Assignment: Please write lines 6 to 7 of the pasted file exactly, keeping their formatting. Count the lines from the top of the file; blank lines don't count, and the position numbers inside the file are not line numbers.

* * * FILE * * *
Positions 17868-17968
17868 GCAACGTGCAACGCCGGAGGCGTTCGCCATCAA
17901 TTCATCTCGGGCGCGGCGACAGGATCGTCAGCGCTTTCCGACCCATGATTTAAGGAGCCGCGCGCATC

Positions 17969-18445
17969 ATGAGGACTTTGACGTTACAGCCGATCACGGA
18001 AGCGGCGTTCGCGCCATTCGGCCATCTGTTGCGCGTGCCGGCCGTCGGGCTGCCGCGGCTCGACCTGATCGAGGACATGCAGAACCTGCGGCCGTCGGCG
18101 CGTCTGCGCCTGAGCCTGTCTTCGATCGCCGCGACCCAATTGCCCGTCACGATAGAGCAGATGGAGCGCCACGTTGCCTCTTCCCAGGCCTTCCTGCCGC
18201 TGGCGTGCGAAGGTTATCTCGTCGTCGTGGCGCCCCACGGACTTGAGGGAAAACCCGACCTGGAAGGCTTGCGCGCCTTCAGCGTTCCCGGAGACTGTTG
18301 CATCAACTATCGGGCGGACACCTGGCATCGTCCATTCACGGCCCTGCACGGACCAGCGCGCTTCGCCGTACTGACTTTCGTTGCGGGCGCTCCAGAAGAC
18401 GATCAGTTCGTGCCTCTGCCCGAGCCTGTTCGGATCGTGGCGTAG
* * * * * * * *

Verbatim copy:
18001 AGCGGCGTTCGCGCCATTCGGCCATCTGTTGCGCGTGCCGGCCGTCGGGCTGCCGCGGCTCGACCTGATCGAGGACATGCAGAACCTGCGGCCGTCGGCG
18101 CGTCTGCGCCTGAGCCTGTCTTCGATCGCCGCGACCCAATTGCCCGTCACGATAGAGCAGATGGAGCGCCACGTTGCCTCTTCCCAGGCCTTCCTGCCGC